You are on page 1of 25
 
 
 ASAP: Education in Emergencies | Johns Hopkins University School of Education & Teachers WithoutBorders
1
SYLLABUS
INSTRUCTORFred Mednick, Ed.DFounder, Teachers Without Borders   Assistant Professor,Johns Hopkins University School of Education206-356-4731fred@twb.org or  fred.mednick@jhu.edu  FALL: November 4
th
 
 –
December 21
st
2013 SPRING: March 10
th
 
 –
April 25
th
2014
 
PLEASE NOTE:In its present form,
 ASAP: Education in Emergencies
is designed towork only as a an online survey course for the public at large, in order to introduceteachers and interested persons to the work of INEE and the field of education inemergencies. It is neither a training or skill-building program.Students who successfully meet course requirements will earn three (3) Johns HopkinsUniversity School of Education Continuing Education Units (CEUs). These CEUs are noteligible for Johns Hopkins University School of Education academic credit, nor can JHUguarantee that course participants can meet professional development requirements of those seeking such credits from other universities. For more information about policiesassociated with CEUs, please visit Johns Hopkins Univ
ersity‘s 
 
ASAP: EDUCATION IN
 
EMERGENCIES
 
Public, online course for 3 Continuing Education Units
 
 
 
 ASAP: Education in Emergencies | Johns Hopkins University School of Education & Teachers WithoutBorders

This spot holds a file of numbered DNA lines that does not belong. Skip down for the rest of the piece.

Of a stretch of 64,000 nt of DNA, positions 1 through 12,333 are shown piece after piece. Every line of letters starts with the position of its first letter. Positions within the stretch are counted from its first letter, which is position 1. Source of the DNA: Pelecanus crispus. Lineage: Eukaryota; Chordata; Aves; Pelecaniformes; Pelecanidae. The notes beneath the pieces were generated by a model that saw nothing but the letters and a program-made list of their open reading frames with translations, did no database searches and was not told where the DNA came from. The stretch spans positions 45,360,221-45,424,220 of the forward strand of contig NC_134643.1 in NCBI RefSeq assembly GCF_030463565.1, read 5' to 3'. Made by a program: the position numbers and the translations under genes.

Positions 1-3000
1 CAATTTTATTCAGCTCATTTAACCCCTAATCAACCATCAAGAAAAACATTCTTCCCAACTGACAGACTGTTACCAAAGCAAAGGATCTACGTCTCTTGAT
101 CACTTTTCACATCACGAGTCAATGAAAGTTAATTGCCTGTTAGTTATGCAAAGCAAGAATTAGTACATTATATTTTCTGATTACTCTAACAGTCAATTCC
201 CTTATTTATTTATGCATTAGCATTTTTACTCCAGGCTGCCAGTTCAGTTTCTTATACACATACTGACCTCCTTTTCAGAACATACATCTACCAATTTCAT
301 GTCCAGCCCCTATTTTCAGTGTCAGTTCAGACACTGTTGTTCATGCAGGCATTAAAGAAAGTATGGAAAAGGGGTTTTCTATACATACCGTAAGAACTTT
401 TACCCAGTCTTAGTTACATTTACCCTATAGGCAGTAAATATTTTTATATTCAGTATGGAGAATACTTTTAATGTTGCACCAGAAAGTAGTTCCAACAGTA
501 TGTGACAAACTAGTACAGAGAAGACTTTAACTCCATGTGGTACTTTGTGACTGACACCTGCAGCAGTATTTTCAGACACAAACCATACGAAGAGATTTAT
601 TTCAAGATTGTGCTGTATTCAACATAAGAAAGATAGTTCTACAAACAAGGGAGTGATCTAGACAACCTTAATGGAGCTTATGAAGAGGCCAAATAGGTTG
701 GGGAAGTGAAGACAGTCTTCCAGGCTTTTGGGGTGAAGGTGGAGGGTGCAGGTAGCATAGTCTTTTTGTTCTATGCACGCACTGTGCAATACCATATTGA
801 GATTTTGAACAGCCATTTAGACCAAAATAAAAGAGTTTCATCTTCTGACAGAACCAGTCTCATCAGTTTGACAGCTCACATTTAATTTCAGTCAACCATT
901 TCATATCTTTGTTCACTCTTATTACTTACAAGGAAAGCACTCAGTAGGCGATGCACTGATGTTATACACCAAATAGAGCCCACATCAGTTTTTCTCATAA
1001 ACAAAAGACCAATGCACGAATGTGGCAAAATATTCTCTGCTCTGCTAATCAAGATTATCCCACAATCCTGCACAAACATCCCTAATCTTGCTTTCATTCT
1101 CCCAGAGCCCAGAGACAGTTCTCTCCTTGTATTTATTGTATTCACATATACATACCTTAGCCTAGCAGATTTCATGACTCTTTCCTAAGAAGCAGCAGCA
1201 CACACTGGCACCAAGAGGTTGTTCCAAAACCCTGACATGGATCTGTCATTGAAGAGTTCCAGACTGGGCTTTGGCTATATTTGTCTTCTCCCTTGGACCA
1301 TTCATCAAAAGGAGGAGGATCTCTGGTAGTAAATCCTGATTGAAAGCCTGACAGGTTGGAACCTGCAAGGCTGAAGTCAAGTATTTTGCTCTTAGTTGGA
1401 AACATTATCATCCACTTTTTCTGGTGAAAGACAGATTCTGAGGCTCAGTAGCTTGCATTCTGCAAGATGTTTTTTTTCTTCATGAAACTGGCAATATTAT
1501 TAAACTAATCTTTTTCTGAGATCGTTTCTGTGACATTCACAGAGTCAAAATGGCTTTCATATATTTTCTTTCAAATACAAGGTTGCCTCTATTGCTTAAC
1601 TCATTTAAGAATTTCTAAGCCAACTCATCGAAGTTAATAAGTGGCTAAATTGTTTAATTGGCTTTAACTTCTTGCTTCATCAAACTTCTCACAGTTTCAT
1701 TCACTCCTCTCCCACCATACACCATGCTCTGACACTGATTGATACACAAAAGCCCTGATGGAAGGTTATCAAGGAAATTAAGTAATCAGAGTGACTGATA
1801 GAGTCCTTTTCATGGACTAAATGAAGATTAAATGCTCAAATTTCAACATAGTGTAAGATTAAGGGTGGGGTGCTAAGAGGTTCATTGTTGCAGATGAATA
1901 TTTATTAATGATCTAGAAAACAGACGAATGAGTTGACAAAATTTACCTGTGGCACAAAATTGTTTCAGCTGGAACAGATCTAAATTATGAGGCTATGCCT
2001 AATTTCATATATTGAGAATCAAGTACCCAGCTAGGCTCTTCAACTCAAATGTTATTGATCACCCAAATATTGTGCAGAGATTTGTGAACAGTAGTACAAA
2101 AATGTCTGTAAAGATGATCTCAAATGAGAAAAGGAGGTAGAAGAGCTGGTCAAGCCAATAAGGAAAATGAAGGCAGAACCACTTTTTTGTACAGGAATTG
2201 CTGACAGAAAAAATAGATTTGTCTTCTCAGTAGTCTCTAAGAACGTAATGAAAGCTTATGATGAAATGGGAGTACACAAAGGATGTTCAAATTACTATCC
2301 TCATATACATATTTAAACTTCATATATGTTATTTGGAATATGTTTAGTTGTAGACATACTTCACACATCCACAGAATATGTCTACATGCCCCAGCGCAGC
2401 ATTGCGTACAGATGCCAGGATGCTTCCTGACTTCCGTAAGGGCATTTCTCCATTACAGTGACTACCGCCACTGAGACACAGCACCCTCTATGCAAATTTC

2
Table of Contents
Course Overview .............................................................................................................. 2
 
Credits and Grading Criteria ............................................................................................. 4
 
Technology and Public Blog Posting Requirements ......................................................... 4
 
Essential Course Policies ................................................................................................. 5
 
Course Readings and Media ............................................................................................ 6
 
Online Public Events/Webinars: Conversations with Colleagues ..................................... 6MODULES....................................................................................................................... 7
 
Getting Organized | Getting Acquainted ..................................................................... 7
 
The Wrong Place at the Right Time: Introducing INEE .............................................. 9
 
If Only: Gaps and Connections Between International Development and Global Aid 11
 
Drilling Down, Digging Out, Delivering Education: The INEE Toolkit ........................ 13
 
Momaland: Case Study and Assessment Strategies ................................................ 20
 
Support from Viewers Like You: Emergency Education Public Appeals ................... 21Key Links to Share with Colleagues ............................................................................... 24
 
Background: Teachers Without Borders and Education in Emergencies ....................... 24
 
Course Overview
The news about large-scale emergencies isinescapable and all-too familiar. ASAP: Education inEmergencies was designed to help the public explorethe complex issues of education in emergencies. Wewill explore
―national‖ and ―natural‖ disasters
, as wellas the space in between, and evaluate the relationshipbetween education, international development, andglobal aid. The Inter-Agency Network for Education inEmergencies (INEE) shall serve as our guide.This course will cover (1) a review of basic elementssurrounding the vast field of education in emergencies(2) the work of INEE, along w
ith examples of INEE‘s